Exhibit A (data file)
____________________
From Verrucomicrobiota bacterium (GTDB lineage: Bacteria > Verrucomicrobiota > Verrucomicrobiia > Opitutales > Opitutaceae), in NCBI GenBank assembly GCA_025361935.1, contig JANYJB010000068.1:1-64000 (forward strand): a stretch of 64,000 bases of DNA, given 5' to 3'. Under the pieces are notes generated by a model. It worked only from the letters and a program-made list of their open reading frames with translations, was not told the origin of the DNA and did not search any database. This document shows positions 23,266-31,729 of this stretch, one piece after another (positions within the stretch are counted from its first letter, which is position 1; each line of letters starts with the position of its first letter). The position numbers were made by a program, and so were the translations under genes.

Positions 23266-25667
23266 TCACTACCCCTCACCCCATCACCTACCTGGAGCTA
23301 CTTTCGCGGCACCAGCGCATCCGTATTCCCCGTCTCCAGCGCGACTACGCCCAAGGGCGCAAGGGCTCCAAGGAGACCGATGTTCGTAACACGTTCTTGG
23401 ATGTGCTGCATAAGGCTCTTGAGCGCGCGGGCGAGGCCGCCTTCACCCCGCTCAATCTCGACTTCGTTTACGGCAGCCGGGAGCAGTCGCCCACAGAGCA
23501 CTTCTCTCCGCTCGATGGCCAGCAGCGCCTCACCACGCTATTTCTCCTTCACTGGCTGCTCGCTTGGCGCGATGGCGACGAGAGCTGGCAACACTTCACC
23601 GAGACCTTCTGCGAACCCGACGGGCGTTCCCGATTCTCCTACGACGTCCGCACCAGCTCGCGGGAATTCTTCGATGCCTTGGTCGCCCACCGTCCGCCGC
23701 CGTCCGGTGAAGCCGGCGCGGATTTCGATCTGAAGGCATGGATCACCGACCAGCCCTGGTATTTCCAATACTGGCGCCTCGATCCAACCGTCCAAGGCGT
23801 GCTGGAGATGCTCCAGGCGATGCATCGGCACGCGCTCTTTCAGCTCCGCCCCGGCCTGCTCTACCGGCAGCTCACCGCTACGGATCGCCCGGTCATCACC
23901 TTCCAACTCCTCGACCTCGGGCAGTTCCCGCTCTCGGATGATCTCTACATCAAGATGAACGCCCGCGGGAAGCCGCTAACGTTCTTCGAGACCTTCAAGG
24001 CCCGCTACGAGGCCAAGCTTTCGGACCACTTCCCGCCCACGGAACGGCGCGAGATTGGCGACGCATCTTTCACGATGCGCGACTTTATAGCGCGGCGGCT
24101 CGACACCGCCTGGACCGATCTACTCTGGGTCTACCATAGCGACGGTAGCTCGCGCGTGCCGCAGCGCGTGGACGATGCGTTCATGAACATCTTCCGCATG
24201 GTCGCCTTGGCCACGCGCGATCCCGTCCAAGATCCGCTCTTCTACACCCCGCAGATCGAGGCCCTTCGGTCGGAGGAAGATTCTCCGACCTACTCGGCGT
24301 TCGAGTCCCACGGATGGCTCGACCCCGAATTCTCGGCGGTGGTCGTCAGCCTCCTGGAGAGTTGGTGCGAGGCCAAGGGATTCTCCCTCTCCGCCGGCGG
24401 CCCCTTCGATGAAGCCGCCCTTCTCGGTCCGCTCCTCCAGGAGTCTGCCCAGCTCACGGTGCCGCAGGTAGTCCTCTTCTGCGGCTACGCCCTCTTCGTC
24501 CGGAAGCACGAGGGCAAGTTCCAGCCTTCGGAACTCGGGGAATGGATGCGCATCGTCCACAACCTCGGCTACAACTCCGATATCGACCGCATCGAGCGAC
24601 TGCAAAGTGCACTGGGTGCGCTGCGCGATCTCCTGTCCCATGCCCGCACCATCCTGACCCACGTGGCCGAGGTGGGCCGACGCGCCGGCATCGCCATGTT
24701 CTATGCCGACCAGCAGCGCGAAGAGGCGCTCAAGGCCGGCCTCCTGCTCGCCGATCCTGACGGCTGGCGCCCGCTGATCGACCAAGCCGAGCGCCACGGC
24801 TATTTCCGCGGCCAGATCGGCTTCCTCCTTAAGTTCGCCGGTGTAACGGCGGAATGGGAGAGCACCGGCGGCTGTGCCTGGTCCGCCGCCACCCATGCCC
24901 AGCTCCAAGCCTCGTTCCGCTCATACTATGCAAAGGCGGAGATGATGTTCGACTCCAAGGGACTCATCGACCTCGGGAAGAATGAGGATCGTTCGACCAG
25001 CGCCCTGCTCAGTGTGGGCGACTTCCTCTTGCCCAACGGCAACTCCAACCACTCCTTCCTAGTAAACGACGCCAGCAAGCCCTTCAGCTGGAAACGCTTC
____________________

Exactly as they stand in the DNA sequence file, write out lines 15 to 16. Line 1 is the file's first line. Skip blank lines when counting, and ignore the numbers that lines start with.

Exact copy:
24401 CCCCTTCGATGAAGCCGCCCTTCTCGGTCCGCTCCTCCAGGAGTCTGCCCAGCTCACGGTGCCGCAGGTAGTCCTCTTCTGCGGCTACGCCCTCTTCGTC
24501 CGGAAGCACGAGGGCAAGTTCCAGCCTTCGGAACTCGGGGAATGGATGCGCATCGTCCACAACCTCGGCTACAACTCCGATATCGACCGCATCGAGCGAC